Joseph S. Peters
Photo by Napatr Pat Pumhiran
The image of a dazzling yellow, lifeless rubber duck floating among heaps of foamy bubbles in a bathtub is one most people are familiar with. This nostalgic snap shot has become something associated with the innocence and simplicity of childhood. For Donovan Hohn, author of the non-fiction work “Moby-Duck,” this bath toy captivates his imagination as he embarks on a three-year odyssey in search of these elusive playthings upon the treacherous oceans around the globe.
The inspiration for this former English teacher’s journey stems from an event that occurred in 1992. The tale is that a cargo ship carrying countless amounts of crates filled with various consumer goods was blitzed by a perilous storm as it ventured across the ocean. When the ship clashed with the tempest, one of its crates carrying 28,000 rubber bath toys, including beavers, turtles, frogs and of course, ducks, fell overboard and plunged into the unforgiving sea. Hohn becomes so enamored with this image of a child’s toy bobbing about the ocean that he resigns as a teacher and bids his family farewell to embark on a quest to find out what happened to these objects. What he discovers along the way is the dangers that the effects of plastic have upon the ocean because of their inability to erode naturally. Hohn describes the severity of plastics that litter the ocean in a straightforward manner. ??
“The problems are chronic because unlike the marine debris of centuries past, commercial plastics persist, accumulating over time, much as certain emissions in the atmosphere,” writes Hohn. ??
During the course of his adventure, Hohn is able to rub elbows with scientists, environmentalists and even toy manufacturers, as he finds himself within the unfamiliar waters of careers where he has limited knowledge. However, he does display sponge-like characteristics, as he absorbs as much information as he possibly can.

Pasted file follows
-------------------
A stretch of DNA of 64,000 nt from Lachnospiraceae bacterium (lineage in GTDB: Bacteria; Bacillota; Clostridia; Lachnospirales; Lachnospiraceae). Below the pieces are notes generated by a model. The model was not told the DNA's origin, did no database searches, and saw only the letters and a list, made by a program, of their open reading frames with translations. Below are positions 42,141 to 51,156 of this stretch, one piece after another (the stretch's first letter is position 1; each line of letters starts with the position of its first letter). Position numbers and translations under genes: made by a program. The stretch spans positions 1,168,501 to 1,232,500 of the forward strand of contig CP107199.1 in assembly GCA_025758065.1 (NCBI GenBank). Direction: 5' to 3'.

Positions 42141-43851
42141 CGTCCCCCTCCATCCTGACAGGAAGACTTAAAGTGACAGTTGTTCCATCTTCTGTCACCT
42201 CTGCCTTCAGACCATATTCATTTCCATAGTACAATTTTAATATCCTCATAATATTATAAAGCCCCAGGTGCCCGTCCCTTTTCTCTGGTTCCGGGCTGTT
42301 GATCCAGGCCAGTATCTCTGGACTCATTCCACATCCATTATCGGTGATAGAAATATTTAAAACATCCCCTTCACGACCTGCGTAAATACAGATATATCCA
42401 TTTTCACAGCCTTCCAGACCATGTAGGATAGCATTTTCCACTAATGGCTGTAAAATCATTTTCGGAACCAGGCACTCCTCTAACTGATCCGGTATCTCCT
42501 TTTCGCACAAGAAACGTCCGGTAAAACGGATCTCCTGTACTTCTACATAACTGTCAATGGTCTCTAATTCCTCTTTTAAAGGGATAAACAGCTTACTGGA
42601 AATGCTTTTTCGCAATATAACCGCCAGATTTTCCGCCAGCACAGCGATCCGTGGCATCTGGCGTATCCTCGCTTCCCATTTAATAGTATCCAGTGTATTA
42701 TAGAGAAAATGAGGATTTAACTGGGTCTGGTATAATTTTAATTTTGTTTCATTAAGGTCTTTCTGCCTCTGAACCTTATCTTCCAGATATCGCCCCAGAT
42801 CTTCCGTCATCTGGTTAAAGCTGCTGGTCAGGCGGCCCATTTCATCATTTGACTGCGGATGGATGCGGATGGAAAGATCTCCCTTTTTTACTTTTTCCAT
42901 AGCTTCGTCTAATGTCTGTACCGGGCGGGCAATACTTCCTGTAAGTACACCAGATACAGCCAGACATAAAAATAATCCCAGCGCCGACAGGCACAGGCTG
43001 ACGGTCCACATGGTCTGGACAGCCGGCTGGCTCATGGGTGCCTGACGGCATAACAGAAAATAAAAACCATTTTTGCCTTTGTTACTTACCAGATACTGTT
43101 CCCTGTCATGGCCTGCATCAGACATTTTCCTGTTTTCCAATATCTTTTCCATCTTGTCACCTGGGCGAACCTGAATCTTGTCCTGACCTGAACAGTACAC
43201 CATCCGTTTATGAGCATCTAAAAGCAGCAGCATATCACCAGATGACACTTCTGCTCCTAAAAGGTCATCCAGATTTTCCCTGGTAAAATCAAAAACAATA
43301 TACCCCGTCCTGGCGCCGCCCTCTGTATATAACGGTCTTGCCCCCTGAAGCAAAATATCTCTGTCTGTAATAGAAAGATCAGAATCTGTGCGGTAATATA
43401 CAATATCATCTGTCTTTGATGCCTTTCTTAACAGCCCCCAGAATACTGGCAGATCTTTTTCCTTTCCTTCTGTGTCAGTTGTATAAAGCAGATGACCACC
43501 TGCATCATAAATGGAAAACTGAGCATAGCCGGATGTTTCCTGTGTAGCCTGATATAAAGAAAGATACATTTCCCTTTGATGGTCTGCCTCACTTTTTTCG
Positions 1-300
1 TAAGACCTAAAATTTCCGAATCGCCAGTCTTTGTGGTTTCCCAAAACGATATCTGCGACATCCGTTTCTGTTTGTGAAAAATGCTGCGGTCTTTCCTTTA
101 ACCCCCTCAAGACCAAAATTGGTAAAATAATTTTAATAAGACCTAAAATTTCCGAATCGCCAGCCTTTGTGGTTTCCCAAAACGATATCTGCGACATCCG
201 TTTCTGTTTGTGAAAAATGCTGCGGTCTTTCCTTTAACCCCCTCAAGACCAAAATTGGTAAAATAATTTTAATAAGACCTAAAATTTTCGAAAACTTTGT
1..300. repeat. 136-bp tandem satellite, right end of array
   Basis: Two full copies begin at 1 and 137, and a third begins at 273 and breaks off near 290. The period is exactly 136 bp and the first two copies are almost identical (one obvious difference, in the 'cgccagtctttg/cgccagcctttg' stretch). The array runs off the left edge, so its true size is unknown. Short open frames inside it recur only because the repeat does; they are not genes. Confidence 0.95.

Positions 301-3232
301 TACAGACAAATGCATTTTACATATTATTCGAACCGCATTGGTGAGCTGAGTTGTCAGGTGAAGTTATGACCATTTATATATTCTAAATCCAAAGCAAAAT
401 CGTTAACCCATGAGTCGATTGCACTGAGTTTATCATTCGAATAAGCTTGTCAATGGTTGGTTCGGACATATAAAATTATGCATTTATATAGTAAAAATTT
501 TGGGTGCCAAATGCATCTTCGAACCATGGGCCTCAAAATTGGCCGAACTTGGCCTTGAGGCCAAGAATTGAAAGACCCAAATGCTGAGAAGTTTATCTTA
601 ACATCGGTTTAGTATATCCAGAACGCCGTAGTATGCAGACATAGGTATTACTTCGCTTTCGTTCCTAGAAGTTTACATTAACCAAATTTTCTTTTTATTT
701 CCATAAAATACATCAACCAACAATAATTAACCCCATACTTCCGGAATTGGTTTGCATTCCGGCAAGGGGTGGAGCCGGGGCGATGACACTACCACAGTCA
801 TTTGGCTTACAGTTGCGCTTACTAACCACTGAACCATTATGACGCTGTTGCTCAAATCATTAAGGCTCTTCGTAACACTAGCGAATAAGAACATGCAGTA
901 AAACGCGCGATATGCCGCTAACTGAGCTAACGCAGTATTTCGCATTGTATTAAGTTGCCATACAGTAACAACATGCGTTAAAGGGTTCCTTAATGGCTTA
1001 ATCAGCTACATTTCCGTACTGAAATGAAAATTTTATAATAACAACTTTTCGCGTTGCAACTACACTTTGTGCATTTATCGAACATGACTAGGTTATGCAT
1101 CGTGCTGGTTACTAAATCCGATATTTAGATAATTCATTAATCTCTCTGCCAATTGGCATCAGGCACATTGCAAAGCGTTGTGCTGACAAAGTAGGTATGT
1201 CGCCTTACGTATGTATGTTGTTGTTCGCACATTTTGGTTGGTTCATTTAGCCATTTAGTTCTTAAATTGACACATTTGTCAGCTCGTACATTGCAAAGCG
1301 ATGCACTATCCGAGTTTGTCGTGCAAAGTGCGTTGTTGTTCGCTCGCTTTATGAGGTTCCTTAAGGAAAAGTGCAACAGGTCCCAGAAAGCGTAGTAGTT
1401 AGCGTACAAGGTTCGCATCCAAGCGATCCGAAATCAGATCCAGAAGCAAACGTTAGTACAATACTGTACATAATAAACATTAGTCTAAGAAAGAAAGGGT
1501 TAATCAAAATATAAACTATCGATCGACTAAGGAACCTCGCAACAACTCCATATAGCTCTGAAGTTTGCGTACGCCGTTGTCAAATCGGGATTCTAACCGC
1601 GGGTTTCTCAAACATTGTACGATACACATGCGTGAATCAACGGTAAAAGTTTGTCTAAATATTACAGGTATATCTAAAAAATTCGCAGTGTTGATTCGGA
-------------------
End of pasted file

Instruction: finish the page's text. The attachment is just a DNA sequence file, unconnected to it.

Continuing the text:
Even though Hohn’s journey has taken him miles away from the classroom, he still finds instances where he lets his literary prowess shine through. The text is infused with numerous references to the literary giants of American storytelling, including such names as Henry David Thoreau, Edger Allen Poe and Herman Melville. The rich and insightful quotations of past authors Hohn scatters throughout the course of his texts become the antithesis for the harmful plastics that the reader learns are strewn throughout the ocean. Hohn pays a special homage to Herman Melville’s “Moby Dick” during the course of the story, which is undoubtedly where the parody title “Moby-Duck” comes from. Hohn parallels his journey with Captain Ahab’s, as they are both men on an adventure, seeking to find mysterious beings upon the sea. Captain Ahab’s ferocious sperm whale may be a bit more chilling, but the analogy works all the same.
Hohn’s narrative style is one dedicated to presenting the facts, which works suitably in his search for the rubber bath toys. His former profession as a school teacher without a background as an environmental activist or scientist also works in his favor because the reader, who is probably also not an environmental activist or scientist, is given the unpresumptuous words of an individual that most would find it easy to connect with. ??
Hohn’s entire journey becomes an exercise for learning about how the ocean environment is infected by plastic products, which causes harm to not only sea life, but also to coastal regions that become littered with waste. Without a doubt, his tale is designed to inform the readers about the dangers that humanity presents to the natural ecosystem of the ocean, but the audience also begins to desire, along with the amateur-yet-bold Hohn, to learn how the infestation of plastic in the ocean is affecting the environment. It’s refreshing that Hohn does not come off as preachy; rather he looks to deliver facts from professionals that have dedicated their careers to keeping the ocean clean. This learning experience is, of course, beneficial to the reader, but Hohn makes it clear that his journey has changed his own perspective on how humans treat the ocean.